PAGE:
Generalised Anxiety Disorder (GAD) is a relatively common anxiety disorder that affects approximately 2.7% of the Australian population. It is characterised by excessive and uncontrollable worry, anxiety, and fear about a number of things, such as:

  • Minor matters,
  • Finances,
  • Work or school,
  • Health,
  • Safety of loved ones,
  • Community or world affairs.

While worry is a normal process for most people, individuals with GAD worry about things when most people would say there is no reason to worry, such as worrying frequently about finances despite having plenty of money in savings. With GAD, the worry interferes with daily functioning.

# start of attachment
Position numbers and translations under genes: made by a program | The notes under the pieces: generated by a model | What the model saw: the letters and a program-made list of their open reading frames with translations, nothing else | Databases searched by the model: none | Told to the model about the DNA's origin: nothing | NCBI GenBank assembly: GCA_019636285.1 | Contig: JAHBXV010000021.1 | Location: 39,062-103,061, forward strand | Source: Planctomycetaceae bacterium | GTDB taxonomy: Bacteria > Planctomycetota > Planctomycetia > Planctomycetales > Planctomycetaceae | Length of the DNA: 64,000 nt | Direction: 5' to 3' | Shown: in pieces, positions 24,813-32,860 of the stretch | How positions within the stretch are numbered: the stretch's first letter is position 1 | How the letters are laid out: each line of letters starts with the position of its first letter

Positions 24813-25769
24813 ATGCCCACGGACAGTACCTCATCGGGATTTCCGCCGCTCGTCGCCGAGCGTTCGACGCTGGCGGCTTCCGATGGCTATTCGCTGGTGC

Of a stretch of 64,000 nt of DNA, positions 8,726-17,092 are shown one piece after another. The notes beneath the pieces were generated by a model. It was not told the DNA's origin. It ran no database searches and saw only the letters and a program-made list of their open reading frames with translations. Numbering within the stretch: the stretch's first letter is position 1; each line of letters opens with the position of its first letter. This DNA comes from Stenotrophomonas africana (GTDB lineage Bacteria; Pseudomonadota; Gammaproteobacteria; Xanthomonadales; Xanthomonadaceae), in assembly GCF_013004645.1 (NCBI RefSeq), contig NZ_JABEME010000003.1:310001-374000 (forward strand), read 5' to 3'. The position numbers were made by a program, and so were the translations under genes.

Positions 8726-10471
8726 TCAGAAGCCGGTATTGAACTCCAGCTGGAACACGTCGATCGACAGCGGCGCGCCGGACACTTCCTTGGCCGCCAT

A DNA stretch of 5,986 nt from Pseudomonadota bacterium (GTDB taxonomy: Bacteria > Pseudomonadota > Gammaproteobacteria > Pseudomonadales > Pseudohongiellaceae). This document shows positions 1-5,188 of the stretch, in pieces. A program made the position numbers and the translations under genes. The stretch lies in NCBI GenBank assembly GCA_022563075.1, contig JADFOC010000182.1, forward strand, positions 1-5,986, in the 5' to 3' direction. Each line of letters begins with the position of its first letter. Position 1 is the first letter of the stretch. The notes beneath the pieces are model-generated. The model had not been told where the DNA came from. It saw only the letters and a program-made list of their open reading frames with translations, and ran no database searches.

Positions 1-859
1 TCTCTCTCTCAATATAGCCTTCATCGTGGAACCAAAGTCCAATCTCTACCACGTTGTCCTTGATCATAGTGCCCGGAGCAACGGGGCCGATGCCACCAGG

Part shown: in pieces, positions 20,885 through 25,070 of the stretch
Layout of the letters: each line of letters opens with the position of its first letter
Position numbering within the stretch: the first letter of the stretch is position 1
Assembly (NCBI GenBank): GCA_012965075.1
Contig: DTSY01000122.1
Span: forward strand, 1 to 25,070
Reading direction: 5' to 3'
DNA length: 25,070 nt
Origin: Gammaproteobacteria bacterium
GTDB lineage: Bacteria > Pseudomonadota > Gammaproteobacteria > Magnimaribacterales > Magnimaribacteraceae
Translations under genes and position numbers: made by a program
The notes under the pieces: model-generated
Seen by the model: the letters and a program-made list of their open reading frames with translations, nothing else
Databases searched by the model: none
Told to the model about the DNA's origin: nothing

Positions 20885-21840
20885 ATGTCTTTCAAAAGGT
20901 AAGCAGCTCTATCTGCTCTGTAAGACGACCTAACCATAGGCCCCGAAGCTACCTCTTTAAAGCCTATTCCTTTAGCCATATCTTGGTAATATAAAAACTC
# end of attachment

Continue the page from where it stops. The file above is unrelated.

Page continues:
GAD is often accompanied by bothersome physical symptoms such as muscle tension, sleep and concentration difficulties, and restlessness. This excessive worry is present almost daily for at least 6 months, and is intense and frequent. GAD may also occur together with other anxiety disorders, depression or with substance abuse.


GAD is a fully treatable condition. Treatments such as Cognitive-Behavioural Therapy are considered to be the most effective treatments for GAD.